Bishop of Bohemia & Moravia (+1942).
Bishop Gorazd of Prague, given name Matěj Pavlík (May 26, 1879 – September 4, 1942), was the hierarch of the revived Orthodox Church in Moravia, the Church of Czechoslovakia, after World War I. Archimandrite Gorazd was named Bishop of Moravia and Silesia on September 24, 1921, and consecrated bishop on the next day at the Cathedral of the Holy Archangel Michael in Belgrade, Yugoslavia, by Serbian Patriarch Dimitrije.
Over the next decade or so, Bp. Gorazd and his faithful followers organized parishes and built churches in Bohemia. In all they built eleven churches and two chapels. He had the essential service books translated and published in the Czech language, which was the language used in the church services. With Carpathian Ruthenia and Slovakia part of Czechoslovakia, he assisted many who had returned to their ancestral Orthodox faith.
With the conquest of Czechoslovakia by the Nazis in 1938, the church was placed under the Metropolitan in Berlin, Germany. Reinhard Heydrich, who was called The Hangman of Prague, was appointed as ruler of Protectorate of Bohemia and Moravia. On May 27, 1942, a group of Czech resistance fighters attacked and killed Heydrich. In making their escape, the group found refuge in the crypt of the Cathedral. When Bp. Gorazd found out a few days later, he recognized the serious burden this placed on the Czech Orthodox Church.
Before he left for the consecration to the episcopate of Fr. John (Gardner) in Berlin, he asked that the resistance fighters move elsewhere as soon as possible. However, on June 18, the Nazis found out the hiding places after a betrayal by two members of the resistance group, and all the members of the group were killed. Gorazd took full responsibility for protecting the patriots after the Schutzstaffel found them in the crypt of the cathedral. This act guaranteed his execution, thus his martyrdom, during the reprisals that followed.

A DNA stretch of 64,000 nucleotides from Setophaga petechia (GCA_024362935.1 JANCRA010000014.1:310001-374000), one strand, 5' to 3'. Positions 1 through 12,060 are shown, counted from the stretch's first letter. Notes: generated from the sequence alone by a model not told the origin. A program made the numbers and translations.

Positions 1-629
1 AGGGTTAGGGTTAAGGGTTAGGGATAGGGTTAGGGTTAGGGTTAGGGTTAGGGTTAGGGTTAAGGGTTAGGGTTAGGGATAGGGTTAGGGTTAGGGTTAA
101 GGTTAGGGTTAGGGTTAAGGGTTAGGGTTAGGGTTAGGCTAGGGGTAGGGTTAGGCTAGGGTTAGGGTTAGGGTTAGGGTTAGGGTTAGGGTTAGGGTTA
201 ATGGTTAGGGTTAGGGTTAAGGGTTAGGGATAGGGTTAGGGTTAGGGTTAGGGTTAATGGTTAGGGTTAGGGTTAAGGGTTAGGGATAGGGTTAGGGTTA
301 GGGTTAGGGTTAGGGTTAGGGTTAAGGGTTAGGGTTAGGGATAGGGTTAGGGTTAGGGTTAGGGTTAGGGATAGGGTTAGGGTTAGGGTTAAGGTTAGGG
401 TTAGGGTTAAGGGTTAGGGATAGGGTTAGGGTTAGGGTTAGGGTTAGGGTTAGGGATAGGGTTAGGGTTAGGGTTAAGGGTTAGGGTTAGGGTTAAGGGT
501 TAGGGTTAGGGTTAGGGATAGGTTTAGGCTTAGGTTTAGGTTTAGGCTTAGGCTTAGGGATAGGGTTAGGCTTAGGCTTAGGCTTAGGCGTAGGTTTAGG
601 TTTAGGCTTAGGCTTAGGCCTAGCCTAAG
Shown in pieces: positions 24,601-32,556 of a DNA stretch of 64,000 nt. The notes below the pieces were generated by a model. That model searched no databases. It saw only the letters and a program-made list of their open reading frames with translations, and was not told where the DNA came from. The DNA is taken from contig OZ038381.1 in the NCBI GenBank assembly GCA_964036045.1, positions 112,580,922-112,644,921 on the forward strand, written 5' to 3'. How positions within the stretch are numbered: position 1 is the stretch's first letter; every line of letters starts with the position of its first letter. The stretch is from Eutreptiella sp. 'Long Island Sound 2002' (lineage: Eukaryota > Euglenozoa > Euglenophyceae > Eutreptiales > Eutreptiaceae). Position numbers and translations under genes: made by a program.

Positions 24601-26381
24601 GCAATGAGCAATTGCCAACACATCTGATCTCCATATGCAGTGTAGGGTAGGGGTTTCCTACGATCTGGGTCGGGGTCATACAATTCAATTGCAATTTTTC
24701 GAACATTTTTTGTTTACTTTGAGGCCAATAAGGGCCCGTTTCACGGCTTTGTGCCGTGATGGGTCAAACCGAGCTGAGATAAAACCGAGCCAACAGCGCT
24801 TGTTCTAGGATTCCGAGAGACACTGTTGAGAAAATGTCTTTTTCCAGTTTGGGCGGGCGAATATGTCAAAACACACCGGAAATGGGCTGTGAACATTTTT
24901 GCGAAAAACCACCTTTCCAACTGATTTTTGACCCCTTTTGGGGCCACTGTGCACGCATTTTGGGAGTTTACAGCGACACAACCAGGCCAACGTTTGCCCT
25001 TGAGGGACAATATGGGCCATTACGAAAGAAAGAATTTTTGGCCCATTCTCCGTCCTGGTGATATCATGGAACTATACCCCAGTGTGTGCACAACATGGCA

Reprisals came quickly. The two priests and the senior lay church officials were arrested. Bp. Gorazd, wishing to help his fellow believers and the Czech Church itself, took the blame for the actions in the Cathedral on himself, even writing letters to the Nazi authorities. On June 27, 1942, he was arrested and tortured. On September 4, 1942, Bp. Gorazd, the Cathedral priests and the lay officials were executed by firing squad at Kobylisy Shooting Range. His body was disposed of at Strašnice Crematorium. The reprisals went much further as the Nazis conducted widespread roundups of Czechs, including the whole village of Lidice, then summarily killed the men and children, while they placed the women in concentration camps.
The Orthodox churches in Moravia and Bohemia were closed and the Church forbidden to operate. Metropolitan Seraphim courageously refused to issue any statement condemning Bishop Gorazd. It was not until the end of the war that the Orthodox Church in Czechoslovakia would function again.